The hatred breaks and simmers inside her until her senses quicken, and she lets the rage come.
She hits him harder than she intends.
Up off the ground and dashing forward; her feet kick up dust in trails. She flips the smaller mace around so that both weapons are head-up. The low guard won't work to trap his swords -- she has tried already, tried and failed -- so instead she takes a double high guard and pushes in.
Weak first. They are both right-handed, or so she can guess after watching the way he grips his swords. Rather than permit him to swing, she hooks the left blade underneath a half-parry with her mace, the balled head weighing both weapons down. She disallows his swing as best she can without upsetting her own center of gravity; trusting in her gauntlets, Drace parries high to her right, drags low to her left, and then reverses her momentum.
The smaller mace smashes into Bergan's right wrist. Pinned wide by blocking the greatmace, Bergan's grip weakens; Drace does not risk herself with a counterattack, withdrawing half a step and dropping her left mace back into guard. As she does, she twists to his flank. Inertia sings through her side, flowing from her hips to her elbow to her arm, and then the greatmace crashes into Bergan's calf.
He buckles, sliding to one knee but keeping one sword high; she does not protest the blade but moves around it, twisting to allow the greatmace freedom of motion. It sings and she follows, trusting in the sheer weight of it to protect her as she takes the arc high now and feels it connect with his chest.
He goes down. It is the only thing that saves him from a third swing, this one wild, more to bleed away momentum than an actual attack. On his back, he kicks out, seeking to entangle her ankles with his boot; she barely dodges in time and almost loses the greatmace in the process. Its mass is a goliath pulling at her arm. She lets it go in the only safe way she knows: she lets it dedicate itself into a sweep towards the sun, and then watches as it drags her hand down again, brushing easily past a sword thrown up in defense, crumpling the metal of Bergan's pauldron like the petals of a silver flower.
The sight of blood stops her, a little. "Helm," she commands, and wonders if she should hit him again, just to make certain.
To his credit, his voice is only strained, not screaming. "Insolent chit -- "
"Helm," she repeats, savoring the word with a tight satisfaction.
He yields, pulling off his helmet with his working arm and tossing it carefully towards her feet. His skin is pale; his throat works against the pain, shallow breaths that betray the damage she has done. Now that the battle-haze is leaving her, Drace can see the dents she has left in the rest of his armor. She did not expect to go that far.
She gives him a wide berth as she fetches his helm off the ground. He cannot spit at her, but he does have the energy to sneer.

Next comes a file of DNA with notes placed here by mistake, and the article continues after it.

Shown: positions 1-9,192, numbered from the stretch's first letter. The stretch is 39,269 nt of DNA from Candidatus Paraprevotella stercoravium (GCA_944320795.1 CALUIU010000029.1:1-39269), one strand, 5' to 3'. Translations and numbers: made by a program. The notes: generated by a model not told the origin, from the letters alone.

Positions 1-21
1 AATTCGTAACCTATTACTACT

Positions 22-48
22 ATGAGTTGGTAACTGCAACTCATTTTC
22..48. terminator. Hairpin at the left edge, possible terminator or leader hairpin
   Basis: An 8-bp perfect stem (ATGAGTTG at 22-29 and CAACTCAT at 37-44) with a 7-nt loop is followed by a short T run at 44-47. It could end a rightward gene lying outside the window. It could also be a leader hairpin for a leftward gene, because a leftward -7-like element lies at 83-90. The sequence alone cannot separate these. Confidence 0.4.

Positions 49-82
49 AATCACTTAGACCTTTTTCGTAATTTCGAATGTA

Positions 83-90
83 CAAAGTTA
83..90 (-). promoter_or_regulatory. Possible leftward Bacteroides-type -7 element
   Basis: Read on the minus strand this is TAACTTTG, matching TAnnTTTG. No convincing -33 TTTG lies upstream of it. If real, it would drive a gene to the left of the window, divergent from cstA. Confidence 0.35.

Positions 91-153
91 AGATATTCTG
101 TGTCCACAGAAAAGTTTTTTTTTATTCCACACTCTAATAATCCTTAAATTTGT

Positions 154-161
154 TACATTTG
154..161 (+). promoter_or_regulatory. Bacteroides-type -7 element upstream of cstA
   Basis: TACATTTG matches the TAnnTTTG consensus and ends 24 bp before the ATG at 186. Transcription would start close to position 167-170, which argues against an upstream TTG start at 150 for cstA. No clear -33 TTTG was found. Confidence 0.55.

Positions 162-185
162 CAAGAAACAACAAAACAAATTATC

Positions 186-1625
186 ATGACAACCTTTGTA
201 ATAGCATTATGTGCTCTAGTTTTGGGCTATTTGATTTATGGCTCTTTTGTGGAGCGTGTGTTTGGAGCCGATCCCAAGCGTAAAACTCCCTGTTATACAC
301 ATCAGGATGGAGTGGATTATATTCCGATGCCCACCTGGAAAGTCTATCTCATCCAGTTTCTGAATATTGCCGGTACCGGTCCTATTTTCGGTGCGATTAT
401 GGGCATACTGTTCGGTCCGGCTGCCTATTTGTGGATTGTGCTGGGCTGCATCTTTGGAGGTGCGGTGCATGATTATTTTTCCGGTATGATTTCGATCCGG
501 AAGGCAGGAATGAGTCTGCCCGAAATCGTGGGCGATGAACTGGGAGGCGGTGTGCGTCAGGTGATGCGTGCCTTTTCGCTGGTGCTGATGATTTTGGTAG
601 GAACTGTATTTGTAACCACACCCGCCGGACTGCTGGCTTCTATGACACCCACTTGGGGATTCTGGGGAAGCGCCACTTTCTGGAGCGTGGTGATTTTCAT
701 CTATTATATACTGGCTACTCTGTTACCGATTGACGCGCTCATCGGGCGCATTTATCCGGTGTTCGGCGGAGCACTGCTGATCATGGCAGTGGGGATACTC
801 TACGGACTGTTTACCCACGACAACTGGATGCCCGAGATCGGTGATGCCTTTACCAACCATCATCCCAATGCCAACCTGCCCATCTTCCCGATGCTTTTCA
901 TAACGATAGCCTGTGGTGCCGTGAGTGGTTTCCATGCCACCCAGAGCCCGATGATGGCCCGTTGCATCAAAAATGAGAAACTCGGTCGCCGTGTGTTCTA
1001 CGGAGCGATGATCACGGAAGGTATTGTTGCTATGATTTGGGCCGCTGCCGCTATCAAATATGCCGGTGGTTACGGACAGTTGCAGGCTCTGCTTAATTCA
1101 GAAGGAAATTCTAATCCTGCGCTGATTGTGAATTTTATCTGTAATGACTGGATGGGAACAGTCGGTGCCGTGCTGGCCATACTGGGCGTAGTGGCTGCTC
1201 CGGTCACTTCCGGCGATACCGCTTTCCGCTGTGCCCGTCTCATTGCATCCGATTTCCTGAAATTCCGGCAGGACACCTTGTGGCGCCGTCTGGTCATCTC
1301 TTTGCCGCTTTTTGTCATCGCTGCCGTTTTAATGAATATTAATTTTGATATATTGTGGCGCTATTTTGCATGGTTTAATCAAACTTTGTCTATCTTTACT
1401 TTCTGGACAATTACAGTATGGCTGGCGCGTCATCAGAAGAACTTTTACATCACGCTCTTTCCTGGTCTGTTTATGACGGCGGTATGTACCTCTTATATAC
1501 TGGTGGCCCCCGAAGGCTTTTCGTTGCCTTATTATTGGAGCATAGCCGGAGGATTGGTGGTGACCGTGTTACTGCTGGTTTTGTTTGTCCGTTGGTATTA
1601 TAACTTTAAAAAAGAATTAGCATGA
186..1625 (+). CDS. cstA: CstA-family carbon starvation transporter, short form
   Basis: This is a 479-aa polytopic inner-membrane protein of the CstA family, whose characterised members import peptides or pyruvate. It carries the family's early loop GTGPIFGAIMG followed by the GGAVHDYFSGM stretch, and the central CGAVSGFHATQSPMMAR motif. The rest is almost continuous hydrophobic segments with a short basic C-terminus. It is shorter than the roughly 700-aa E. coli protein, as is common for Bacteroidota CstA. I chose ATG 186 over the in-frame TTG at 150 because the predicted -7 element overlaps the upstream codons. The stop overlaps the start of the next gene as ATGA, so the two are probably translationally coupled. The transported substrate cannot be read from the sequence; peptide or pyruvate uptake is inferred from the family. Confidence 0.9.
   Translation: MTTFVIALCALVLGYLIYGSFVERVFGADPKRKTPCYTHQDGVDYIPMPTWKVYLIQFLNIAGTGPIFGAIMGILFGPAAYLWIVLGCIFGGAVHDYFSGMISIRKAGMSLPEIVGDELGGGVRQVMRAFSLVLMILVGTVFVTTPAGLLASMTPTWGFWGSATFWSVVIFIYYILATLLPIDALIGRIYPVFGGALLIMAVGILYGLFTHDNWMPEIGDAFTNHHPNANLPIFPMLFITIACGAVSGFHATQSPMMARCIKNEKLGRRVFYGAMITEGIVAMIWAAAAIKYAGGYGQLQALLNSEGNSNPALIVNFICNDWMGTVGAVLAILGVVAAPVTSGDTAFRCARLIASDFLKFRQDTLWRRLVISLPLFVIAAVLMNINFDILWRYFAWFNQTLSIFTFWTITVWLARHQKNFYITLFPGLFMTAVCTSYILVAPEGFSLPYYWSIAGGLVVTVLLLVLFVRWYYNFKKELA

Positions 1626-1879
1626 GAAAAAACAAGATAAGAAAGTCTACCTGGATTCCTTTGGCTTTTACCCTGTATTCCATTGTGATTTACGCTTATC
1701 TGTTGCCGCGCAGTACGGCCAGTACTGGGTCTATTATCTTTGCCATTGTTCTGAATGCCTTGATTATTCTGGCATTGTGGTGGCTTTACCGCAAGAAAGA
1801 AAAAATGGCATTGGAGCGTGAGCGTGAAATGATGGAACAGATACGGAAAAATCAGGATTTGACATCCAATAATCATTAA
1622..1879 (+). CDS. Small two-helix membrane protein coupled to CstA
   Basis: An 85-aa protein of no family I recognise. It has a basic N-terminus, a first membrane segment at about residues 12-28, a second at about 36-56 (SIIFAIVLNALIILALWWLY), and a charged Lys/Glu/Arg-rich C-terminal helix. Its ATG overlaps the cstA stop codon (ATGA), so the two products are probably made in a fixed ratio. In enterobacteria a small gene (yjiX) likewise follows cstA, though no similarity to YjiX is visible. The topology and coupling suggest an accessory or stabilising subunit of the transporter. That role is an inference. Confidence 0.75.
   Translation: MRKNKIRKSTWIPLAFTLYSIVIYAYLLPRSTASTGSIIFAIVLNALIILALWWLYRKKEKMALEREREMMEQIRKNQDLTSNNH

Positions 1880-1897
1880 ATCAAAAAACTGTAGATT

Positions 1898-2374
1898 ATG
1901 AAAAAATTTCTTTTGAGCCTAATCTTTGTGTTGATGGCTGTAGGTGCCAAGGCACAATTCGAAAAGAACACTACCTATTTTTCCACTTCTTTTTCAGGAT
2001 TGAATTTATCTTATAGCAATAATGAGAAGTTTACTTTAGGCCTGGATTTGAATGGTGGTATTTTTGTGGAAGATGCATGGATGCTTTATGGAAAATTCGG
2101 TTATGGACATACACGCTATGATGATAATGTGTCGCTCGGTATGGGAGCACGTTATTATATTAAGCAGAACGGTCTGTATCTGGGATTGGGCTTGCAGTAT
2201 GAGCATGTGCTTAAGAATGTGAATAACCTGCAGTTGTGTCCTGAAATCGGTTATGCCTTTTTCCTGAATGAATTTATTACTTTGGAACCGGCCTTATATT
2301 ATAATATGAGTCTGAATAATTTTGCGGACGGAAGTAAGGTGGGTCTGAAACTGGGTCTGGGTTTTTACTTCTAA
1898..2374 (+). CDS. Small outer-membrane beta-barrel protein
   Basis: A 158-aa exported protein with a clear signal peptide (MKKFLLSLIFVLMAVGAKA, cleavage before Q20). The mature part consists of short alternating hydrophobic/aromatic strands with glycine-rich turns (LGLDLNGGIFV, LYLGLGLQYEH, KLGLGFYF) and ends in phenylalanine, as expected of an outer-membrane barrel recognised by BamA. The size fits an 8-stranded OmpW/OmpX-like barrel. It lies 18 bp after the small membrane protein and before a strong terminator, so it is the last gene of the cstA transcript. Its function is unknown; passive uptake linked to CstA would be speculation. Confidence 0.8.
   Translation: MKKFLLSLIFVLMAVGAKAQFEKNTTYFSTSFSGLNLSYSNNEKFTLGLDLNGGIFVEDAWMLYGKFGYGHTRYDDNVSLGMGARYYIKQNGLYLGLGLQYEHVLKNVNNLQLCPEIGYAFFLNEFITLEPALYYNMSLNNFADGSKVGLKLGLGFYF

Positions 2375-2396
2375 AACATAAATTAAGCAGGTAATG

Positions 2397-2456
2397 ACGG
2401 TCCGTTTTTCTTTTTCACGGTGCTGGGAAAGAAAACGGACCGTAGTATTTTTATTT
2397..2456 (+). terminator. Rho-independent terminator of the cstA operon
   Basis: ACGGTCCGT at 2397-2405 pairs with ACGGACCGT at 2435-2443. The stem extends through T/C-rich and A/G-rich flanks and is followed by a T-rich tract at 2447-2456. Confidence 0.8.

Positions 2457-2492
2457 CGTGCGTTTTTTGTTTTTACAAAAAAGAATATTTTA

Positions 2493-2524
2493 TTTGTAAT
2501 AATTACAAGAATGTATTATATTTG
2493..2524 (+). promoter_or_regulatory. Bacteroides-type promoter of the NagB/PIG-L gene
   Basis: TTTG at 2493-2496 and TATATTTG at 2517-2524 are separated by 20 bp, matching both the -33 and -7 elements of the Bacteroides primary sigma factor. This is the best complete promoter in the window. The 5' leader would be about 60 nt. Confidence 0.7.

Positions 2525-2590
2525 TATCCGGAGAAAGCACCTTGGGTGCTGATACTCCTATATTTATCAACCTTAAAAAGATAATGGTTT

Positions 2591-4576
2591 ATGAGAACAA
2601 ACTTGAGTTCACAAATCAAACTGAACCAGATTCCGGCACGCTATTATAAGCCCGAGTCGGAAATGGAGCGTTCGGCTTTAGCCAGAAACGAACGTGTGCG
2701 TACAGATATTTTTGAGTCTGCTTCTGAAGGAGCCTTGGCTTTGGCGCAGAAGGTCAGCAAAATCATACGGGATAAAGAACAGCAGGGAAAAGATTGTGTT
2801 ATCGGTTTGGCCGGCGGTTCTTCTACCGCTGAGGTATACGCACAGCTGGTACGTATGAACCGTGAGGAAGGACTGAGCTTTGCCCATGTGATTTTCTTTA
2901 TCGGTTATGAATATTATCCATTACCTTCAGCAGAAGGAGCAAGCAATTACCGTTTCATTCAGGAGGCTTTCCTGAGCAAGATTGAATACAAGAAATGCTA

"Judge Zecht will surely put you in your place, Judge Drace. When that happens, know that I will enjoy it."
The curse, she accepts as her due, blinking a bit.
The armorsmiths and healers are already descending as she exits the ring, twittering and peeling out their measuring tapes, circling Bergan like a flock of hungry pigeons. A few of them veer towards Drace; she lengthens her stride, and they fall away behind her.
Only Zargabaath and Ghis are waiting in the box by the time she marches up the steps. Zecht is gone.
She holds Bergan's helm out, feeling absurdly proud, like a dog bringing home a gamebird to its master. Still, a victory is a victory, and she will not allow her own cynicism to cheapen it.
"Good," Ghis decrees, and takes the prize from her with a nod.
She washes herself that night in the luxurious bath assigned for use of the Magisters only. No one else comes in to interrupt her. She scrubs and scrubs in the hot water, luxuriating in the privileges of rank, and it feels wonderful.
- - - - -
Breakfast the next morning consists of breads and jams taken in her quarters, with a small slice of meat to give her energy for the day. There is a small note folded underneath a corner of her plate. She picks it up while she drinks her juice slowly, cautious not to give her stomach reason to bloat.
I bid good day to you, Judge Drace! the message reads. The writer's hand loops its vowels. If it is convenient, let us plan for the hour before noon. The sun is kinder to everyone in attendance that way, and I find a good spar whets one's appetite for lunch.
On the back is a single line:
You still have time to run.
She crumples the paper in her grip.
Like Bergan, Zecht meets her in the arena with his helmet off. His hair is laced tight to his skull, tiny rows that terminate near the nape of his neck; the dark strands are shot through with pepper-grey. There is a small goatee decorating his chin. Altogether, it is not an unsightly effect, though she cannot help but feel as if he is grinning at her constantly, a mischief unbecoming of a Judge Magister whose decisions encompass the death of legions. She wonders if this is why half the judicial court is terrified of Judge Zecht; she wonders if this is why he is called the Demon of the Courts, because even his helmet seems amused, all cat-jaws and claws.